It’s a very good idea to ask vendors about their project management process. Website projects have a lot of moving parts and can become complex and unwieldy in a hurry if they aren’t well-managed. We’ve heard horror stories from new clients about projects that literally never ended, and just kept dragging on and on and on… Why does this happen and how can you make sure it doesn’t happen to you?
Ask about their process. If your questions are met with vague responses about staying on top of things or making sure you are always informed about where things stand, you might want to delve deeper and ask for some specifics. How do you stay on top of things? When do you communicate with me and how often can I expect an update? How do you collect the information you need? How are decisions made throughout the process? How many different people will I need to communicate with on your team? How do I know we are all on the same page? Who is my main contact and how easily can I reach them when I have a problem to discuss? And, of course, what happens if the project isn’t completed in the time frame we expected? Will our costs increase if it takes longer than expected to get the project done?
You should expect vendors to have an orderly process they can describe to you. A process that includes a method for identifying your organization’s goals and incorporating them into the project design. Your goals should drive the project, and the project management process should organize the project and move it forward effectively to completion. By asking vendors to describe this process in detail before you commit, you can save yourself, and your company, some major headaches.
4. How much do you know about Sage 100 ERP? (Fill in your ERP, CRM or other applications being integrated.)
This one is a biggie, and can be a source of time-wasting project inefficiencies and sub-par integration capabilities. When you are preparing to engage a vendor to manage the integration of two systems (your website and your business management software, for example), and that vendor is an expert in only one of the systems (the website), a lack of knowledge about the other system (your software) could spell T-R-O-U-B-L-E.
When a website integration vendor doesn’t have expertise with your ERP software, small problems can mushroom out of proportion and use up large amounts of time (and money!) to resolve, due to a lack of familiarity with the way your software is built, how it stores data, how files are updated, where information is found and displayed, etc., etc., etc.
In contrast, consider an integration project that’s managed by a vendor with experts from both system worlds. Ask your vendor what they know about your software. Have they worked with it? Have they developed applications for it? What portion of their experience involves performing integrations with the systems your business relies upon? These are important questions! Ask them now so you know if you’re dealing with an expert in both of the systems you want to integrate, or if you’ll be working with a website integration generalist who might be using educated guesses and doing software research during your project to learn what he or she needs to know.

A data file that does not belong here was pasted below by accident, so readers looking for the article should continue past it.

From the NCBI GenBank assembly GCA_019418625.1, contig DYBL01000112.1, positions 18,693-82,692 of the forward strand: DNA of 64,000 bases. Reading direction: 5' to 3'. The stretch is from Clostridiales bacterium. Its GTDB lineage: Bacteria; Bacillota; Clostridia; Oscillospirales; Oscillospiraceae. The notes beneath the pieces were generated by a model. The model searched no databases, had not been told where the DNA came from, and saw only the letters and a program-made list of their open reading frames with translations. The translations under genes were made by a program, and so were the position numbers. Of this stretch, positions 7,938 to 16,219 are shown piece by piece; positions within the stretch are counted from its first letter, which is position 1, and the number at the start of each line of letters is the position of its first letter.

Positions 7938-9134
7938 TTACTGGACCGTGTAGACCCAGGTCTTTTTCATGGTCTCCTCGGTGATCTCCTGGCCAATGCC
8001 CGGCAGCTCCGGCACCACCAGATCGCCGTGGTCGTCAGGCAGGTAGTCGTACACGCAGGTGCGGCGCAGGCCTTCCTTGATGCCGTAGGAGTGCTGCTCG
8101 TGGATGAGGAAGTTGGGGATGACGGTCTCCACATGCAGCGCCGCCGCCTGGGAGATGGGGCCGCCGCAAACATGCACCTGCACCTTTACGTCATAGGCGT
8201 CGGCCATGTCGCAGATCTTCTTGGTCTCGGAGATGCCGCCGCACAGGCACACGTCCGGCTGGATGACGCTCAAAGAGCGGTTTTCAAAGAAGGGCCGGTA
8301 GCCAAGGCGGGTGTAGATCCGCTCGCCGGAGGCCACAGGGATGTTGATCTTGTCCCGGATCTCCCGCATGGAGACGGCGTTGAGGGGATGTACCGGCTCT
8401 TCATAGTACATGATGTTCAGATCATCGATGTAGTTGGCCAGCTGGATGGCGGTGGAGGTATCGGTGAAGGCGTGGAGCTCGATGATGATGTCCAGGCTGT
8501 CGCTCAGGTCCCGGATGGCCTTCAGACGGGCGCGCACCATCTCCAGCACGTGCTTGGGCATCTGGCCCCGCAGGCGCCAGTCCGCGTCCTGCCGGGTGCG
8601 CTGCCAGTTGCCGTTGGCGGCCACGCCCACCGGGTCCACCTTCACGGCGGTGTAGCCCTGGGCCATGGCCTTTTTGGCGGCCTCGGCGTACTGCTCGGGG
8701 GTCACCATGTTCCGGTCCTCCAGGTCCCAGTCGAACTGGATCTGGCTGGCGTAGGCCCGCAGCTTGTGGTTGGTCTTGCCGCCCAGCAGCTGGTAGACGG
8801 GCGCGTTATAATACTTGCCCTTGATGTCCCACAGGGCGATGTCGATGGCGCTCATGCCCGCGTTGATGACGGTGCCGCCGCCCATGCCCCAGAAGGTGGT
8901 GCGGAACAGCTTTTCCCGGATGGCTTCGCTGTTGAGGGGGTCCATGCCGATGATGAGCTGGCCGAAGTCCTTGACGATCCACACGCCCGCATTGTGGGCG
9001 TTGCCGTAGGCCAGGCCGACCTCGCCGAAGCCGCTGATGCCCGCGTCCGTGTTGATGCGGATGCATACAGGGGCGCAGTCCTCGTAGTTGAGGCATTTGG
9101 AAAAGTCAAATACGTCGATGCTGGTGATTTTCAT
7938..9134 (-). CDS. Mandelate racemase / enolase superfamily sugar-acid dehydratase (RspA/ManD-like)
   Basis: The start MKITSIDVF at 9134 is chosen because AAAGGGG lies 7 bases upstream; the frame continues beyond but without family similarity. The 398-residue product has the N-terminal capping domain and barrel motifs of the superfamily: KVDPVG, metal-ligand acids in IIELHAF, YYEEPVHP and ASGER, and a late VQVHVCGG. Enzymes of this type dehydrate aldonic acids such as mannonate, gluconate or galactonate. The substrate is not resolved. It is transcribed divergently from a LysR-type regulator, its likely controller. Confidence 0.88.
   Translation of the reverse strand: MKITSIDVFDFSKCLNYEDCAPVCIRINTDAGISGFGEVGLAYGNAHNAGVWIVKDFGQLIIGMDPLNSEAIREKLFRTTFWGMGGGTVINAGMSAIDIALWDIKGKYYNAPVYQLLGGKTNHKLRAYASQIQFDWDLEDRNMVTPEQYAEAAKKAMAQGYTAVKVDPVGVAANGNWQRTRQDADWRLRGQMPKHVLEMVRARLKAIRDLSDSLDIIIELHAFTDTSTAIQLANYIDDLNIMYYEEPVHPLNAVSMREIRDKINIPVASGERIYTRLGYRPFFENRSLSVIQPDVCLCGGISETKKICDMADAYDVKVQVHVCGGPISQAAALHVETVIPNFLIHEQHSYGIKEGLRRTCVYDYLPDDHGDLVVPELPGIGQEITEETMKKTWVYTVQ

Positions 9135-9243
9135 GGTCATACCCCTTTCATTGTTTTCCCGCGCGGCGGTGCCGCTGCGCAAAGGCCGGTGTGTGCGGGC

5. When the integration is up and running, how do I know if it goes down?
While vendors generally don’t like to spend a lot of time talking about errors (and you probably don’t want to think too much about dealing with them), it’s a good idea to plan for the possibility that errors will happen at some point. It’s also useful to know that there’s a good amount of variation from vendor to vendor in terms of how errors are handled.
Ask vendors to describe the error handling and reporting that’s included in their solution. When errors happen, how will you know? If error reporting is included, what kinds of errors are reported? What kinds of errors are not reported? Are error reports written “in English” and easy to understand or do they use error codes that will be meaningless to you? Do you have to be sitting in front of the server in order to be aware of the error, or will the system send a notification to your mobile device? Finally, what options will you have when you do see an error?
Error reporting and notification is particularly important when you’re integrating data with your website, since website visitors could be accessing your system at any time of the day or night. Make sure to ask vendors about the experience your site visitor will have if the integration results in an error or the connection to your site goes down. Can their order still be received and processed or will they be unable to complete their transaction? Taking the time now to inquire about error reporting will help you understand what this critical aspect of each vendor’s solution could mean to your customers and their perception of your business.
What other questions should be in this list?
We hope you’ve found this list to be informative and helpful. And now it’s your turn: what did we miss? Please leave a comment with any additional questions you think should be asked before committing to a website integration project. Thanks for reading!